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Meaning of PULSE

Pronunciation:  puls

WordNet Dictionary
  1. [n]  edible seeds of various pod-bearing plants (peas or beans or lentils etc.)
  2. [n]  the rhythmic contraction and expansion of the arteries with each beat of the heart; "he could feel the beat of her heart"
  3. [n]  (electronics) a sharp transient wave in the normal electrical state (or a series of such transients); "the pulsations seemed to be coming from a star"
  4. [n]  the rate at which the heart beats; usually measured to obtain a quick evaluation of a person's health
  5. [v]  produce or modulate (as electromagnetic waves) in the form of short bursts or pulses or cause an apparatus to produce pulses; "pulse waves"; "a transmitter pulsed by an electronic tube"
  6. [v]  expand and contract rhythmically; beat rhythmically; "The baby's heart was pulsating again after the surgeon massaged it"
  7. [v]  drive by or as if by pulsation; "A soft breeze pulsed the air"

PULSE is a 5 letter word that starts with P.


 Synonyms: beat, heart rate, heartbeat, impulse, pulsate, pulsate, pulsation, pulse rate, pulsing, throb
 See Also: beat, create, diastole, displace, femoral pulse, legume, make, move, periodic event, pound, pounding, produce, pulse, radial pulse, rate, recurrent event, systole, throb, throbbing, thump, undulation, vital sign, wave



Webster's 1913 Dictionary
  1. \Pulse\, n. [OE. puls, L. puls, pultis, a thick pap or
    pottage made of meal, pulse, etc. See {Poultice}, and cf.
    Leguminous plants, or their seeds, as beans, pease, etc.
          If all the world Should, in a pet of temperance, feed
          on pulse.                                --Milton.
  2. \Pulse\, n. [OE. pous, OF. pous, F. pouls, fr. L. pulsus
    (sc. venarum), the beating of the pulse, the pulse, from
    pellere, pulsum, to beat, strike; cf. Gr. ? to swing, shake,
    ? to shake. Cf. {Appeal}, {Compel}, {Impel}, {Push}.]
    1. (Physiol.) The beating or throbbing of the heart or blood
       vessels, especially of the arteries.
    Note: In an artery the pulse is due to the expansion and
          contraction of the elastic walls of the artery by the
          action of the heart upon the column of blood in the
          arterial system. On the commencement of the diastole of
          the ventricle, the semilunar valves are closed, and the
          aorta recoils by its elasticity so as to force part of
          its contents into the vessels farther onwards. These,
          in turn, as they already contain a certain quantity of
          blood, expand, recover by an elastic recoil, and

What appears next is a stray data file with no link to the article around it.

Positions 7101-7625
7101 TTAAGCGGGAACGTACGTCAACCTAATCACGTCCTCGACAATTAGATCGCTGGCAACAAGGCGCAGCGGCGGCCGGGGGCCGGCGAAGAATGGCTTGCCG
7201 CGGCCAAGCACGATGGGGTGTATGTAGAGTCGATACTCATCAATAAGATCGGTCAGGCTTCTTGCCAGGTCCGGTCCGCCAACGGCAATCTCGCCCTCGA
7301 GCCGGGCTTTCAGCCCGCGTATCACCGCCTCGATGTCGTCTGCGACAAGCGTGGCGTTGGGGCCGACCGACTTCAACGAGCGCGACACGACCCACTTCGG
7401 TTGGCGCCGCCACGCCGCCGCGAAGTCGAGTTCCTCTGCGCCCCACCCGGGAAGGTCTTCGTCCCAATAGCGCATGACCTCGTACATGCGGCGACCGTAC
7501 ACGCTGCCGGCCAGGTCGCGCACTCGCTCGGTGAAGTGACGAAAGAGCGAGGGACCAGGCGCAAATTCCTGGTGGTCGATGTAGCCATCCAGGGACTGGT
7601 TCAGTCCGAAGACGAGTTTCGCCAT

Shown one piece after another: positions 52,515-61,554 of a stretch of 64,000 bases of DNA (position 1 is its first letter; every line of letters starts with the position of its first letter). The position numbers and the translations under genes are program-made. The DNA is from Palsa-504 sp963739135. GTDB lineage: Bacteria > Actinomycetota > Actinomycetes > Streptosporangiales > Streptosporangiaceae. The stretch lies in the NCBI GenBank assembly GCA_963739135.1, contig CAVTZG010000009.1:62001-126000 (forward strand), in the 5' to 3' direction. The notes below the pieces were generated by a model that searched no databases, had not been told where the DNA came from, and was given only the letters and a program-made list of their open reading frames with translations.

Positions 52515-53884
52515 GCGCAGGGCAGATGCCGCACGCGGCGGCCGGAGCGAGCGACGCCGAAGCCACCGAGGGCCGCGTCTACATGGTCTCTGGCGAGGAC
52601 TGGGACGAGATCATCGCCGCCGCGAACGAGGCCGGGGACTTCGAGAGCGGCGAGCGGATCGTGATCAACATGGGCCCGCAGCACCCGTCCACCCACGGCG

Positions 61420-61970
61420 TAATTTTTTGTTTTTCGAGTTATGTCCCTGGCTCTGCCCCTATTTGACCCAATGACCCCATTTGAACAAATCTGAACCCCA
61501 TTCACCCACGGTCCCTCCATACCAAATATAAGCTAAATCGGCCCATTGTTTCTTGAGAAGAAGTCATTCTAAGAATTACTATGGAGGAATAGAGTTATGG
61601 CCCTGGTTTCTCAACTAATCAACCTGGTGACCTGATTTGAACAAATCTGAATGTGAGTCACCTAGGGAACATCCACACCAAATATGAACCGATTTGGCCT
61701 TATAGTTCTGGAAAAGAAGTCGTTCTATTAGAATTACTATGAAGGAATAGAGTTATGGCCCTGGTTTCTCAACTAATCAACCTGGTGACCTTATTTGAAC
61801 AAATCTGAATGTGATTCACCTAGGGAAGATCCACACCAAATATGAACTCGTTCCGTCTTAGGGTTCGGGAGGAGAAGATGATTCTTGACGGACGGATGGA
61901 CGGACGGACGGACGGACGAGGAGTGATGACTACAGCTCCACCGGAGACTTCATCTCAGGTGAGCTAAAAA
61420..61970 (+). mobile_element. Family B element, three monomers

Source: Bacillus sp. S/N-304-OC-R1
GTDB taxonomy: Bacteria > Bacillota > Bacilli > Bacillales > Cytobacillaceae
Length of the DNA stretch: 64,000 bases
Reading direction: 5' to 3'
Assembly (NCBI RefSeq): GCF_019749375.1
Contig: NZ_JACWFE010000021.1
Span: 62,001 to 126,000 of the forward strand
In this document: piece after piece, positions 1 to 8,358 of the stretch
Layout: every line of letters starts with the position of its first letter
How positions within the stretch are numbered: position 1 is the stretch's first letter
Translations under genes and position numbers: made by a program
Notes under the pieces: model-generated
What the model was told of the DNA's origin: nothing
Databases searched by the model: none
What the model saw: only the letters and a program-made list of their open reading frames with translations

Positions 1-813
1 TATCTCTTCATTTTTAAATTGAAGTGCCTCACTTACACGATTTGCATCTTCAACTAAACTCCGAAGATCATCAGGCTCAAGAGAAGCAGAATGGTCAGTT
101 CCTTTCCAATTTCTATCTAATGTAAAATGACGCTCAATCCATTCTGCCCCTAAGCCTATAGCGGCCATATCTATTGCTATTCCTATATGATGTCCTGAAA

transmit the movement with diminished intensity. Thus a
          series of movements, gradually diminishing in
          intensity, pass along the arterial system (see the Note
          under {Heart}). For the sake of convenience, the radial
          artery at the wrist is generally chosen to detect the
          precise character of the pulse. The pulse rate varies
          with age, position, sex, stature, physical and
          psychical influences, etc.
    2. Any measured or regular beat; any short, quick motion,
       regularly repeated, as of a medium in the transmission of
       light, sound, etc.; oscillation; vibration; pulsation;
       impulse; beat; movement.
             The measured pulse of racing oars.    --Tennyson.
             When the ear receives any simple sound, it is struck
             by a single pulse of the air, which makes the
             eardrum and the other membranous parts vibrate
             according to the nature and species of the stroke.
    {Pulse glass}, an instrument consisting to a glass tube with
       terminal bulbs, and containing ether or alcohol, which the
       heat of the hand causes to boil; -- so called from the
       pulsating motion of the liquid when thus warmed.
    {Pulse wave} (Physiol.), the wave of increased pressure
       started by the ventricular systole, radiating from the
       semilunar valves over the arterial system, and gradually
       disappearing in the smaller branches.
             the pulse wave travels over the arterial system at
             the rate of about 29.5 feet in a second. --H. N.
    {To feel one's pulse}.
       (a) To ascertain, by the sense of feeling, the condition
           of the arterial pulse.
       (b) Hence, to sound one's opinion; to try to discover
           one's mind.
  3. \Pulse\, v. i.
    To beat, as the arteries; to move in pulses or beats; to
    pulsate; to throb. --Ray.
  4. \Pulse\, v. t. [See {Pulsate}, {Pulse} a beating.]
    To drive by a pulsation; to cause to pulsate. [R.]
Medical Dictionary
 Definition: Expansion of an artery following each contraction of the heart.
Easton Bible Dictionary

(Dan. 1:12, 16), R.V. "herbs," vegetable food in general.